Improving care. Changing lives.

Judge Baker “CARES” for Local Early Childhood Education Center

CARE training at Commonwealth Children's Center

In February of this year, Judge Baker began a three-month collaboration with teachers and administrators from the Commonwealth Children’s Center to enhance the social emotional learning curriculum at their early childhood education center. The Commonwealth Children’s Center is a private, non-profit, NAEYC accredited early childhood educational program that is open to the general public with enrollment priority given to state employees. Located steps from the Massachusetts State House, Commonwealth Children’s Center provides care for children ages 3 months to 6 years in classrooms for Infants, Toddlers, and Preschool/Pre-Kindergarten children. Consultants from Judge Baker began the collaboration with a day-long didactic and experiential training to their staff. During the training, staff received instruction in the Child-Adult Relationship Enhancement (CARE) social emotional learning curriculum. CARE is a highly effective skills-based curriculum for teachers, early education providers, and other professionals that interact with children on a daily basis. Built on the foundations of a well-established evidence-based treatment program known as Parent-Child Interaction Therapy (PCIT), CARE enhances the skills of early childhood educators by providing simple, concrete skills to improve caregiver-child relationship and encourage positive child behavior.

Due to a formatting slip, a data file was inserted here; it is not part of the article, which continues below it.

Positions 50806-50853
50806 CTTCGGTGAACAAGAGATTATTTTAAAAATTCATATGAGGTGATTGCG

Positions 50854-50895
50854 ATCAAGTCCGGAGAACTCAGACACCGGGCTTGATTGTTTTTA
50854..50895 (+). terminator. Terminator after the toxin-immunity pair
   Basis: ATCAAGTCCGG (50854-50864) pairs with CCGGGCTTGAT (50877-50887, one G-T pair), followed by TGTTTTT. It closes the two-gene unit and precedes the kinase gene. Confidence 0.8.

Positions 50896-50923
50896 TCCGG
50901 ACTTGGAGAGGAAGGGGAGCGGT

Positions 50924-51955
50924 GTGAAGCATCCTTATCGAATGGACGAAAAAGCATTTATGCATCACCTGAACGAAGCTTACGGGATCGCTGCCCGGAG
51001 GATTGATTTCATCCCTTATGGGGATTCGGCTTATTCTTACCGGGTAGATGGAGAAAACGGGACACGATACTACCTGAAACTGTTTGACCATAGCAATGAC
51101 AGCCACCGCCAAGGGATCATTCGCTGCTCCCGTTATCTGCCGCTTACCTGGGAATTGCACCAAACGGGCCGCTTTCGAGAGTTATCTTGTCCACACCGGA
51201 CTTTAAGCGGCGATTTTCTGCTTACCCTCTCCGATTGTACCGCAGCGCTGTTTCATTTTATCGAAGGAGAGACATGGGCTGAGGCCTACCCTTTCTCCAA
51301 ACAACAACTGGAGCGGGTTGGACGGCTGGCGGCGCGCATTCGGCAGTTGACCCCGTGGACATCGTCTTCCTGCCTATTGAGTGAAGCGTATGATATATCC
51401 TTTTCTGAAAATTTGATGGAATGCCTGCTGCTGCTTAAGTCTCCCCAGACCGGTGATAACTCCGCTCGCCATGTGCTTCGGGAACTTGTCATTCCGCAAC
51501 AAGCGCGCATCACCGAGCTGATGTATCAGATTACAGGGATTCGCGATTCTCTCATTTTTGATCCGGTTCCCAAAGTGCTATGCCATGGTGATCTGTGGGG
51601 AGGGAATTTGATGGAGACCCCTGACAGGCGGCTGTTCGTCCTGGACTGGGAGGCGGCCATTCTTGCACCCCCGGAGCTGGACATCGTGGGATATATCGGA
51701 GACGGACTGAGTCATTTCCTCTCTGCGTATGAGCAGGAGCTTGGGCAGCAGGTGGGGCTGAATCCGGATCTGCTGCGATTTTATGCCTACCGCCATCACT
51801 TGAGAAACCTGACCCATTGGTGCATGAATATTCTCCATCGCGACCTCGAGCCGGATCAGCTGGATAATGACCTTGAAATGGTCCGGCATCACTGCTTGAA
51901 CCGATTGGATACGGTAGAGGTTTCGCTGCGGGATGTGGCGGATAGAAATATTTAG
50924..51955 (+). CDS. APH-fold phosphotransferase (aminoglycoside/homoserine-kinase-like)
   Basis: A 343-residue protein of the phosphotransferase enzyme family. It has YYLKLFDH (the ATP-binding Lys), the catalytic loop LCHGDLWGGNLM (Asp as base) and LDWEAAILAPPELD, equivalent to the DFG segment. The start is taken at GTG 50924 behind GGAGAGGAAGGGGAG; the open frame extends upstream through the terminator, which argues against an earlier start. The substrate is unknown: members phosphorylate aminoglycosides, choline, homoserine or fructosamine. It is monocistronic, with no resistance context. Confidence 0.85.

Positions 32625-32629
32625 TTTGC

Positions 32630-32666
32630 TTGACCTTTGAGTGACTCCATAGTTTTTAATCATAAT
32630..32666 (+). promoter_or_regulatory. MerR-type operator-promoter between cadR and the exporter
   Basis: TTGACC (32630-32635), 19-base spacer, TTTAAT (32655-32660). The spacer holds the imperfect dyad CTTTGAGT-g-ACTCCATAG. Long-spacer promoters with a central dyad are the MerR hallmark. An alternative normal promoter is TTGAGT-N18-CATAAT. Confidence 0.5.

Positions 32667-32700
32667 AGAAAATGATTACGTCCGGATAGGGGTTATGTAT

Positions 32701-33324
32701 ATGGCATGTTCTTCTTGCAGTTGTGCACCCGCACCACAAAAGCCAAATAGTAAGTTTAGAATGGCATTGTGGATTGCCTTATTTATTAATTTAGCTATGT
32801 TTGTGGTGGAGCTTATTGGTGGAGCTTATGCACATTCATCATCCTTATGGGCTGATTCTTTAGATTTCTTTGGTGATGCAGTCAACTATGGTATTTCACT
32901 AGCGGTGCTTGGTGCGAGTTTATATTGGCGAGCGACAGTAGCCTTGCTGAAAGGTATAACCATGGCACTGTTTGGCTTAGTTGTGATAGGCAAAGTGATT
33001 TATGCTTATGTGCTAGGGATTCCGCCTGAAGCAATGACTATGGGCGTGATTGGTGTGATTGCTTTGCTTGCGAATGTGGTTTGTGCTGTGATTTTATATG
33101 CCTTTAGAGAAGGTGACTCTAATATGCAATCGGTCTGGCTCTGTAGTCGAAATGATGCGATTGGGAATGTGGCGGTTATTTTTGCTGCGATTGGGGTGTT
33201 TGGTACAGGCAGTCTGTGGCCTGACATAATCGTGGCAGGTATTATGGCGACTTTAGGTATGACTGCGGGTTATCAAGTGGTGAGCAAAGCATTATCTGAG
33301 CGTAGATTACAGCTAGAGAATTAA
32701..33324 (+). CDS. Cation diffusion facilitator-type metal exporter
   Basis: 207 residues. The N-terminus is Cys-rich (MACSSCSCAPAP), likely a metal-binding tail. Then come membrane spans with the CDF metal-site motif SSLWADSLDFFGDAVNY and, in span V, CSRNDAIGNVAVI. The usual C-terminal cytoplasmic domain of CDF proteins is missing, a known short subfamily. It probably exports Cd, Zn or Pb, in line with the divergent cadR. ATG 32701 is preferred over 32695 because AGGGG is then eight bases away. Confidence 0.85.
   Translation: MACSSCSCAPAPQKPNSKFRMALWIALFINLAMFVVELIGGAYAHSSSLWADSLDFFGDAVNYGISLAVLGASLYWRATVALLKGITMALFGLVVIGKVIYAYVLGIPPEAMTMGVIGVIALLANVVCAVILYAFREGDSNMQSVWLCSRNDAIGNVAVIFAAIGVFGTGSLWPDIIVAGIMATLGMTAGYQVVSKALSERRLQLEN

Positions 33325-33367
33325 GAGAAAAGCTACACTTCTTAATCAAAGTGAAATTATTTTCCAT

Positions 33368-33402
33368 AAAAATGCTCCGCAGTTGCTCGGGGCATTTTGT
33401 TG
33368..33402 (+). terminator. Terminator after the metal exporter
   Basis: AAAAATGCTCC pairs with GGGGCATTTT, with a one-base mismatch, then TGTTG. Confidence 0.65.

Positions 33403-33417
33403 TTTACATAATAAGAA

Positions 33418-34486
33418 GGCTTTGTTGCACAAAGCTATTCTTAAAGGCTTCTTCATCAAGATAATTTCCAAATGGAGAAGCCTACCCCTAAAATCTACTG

CARE incorporates a set of skills to build positive relationships with and encourage positive behavior from children (the 3P’s: Praise, Paraphrase, and Point out Positive Behavior), while avoiding behaviors for brief periods each day which can undermine the relationship (the 3Q’s: Questions, Quashing the Need to Lead, and “Quit It” Talk). The CARE program also includes specific instructions for educators on giving effective commands to improve compliance, as well as strategies to redirect child disruptive behavior. The program contains a trauma education component to contextualize the use of these skills with the kinds of behaviors and problems often exhibited by children with trauma histories. The CARE training is highly interactive and skills-based, with didactic presentation, video modeling, and a strong focus on role-play and active practice.

After completing the training, staff returned to their classrooms at the Commonwealth Children’s Center and began using the skills in their daily interactions with children. Consultants from Judge Baker then visited the Center after several weeks and provided a half-day of live in-classroom coaching to teachers and support personnel. Using closed-circuit television monitoring and discrete earpieces worn by the teachers, the Judge Baker consultants were able to coach the teacher-child classroom interactions and assist teachers with their application of the CARE skills. This on-the-job coaching is the most vital part of the collaboration, as the actual application of newly learned skills like CARE usually comes only with hands-on coaching in the classroom. Teachers and administrators have already reported more successful interactions with children. During transitions periods such as circle time and nap time children are reportedly more compliant and there are fewer temper outbursts. The collaboration will continue next month when Judge Baker’s consultants return for another half-day consultation to assist in the continued implementation of the CARE skills.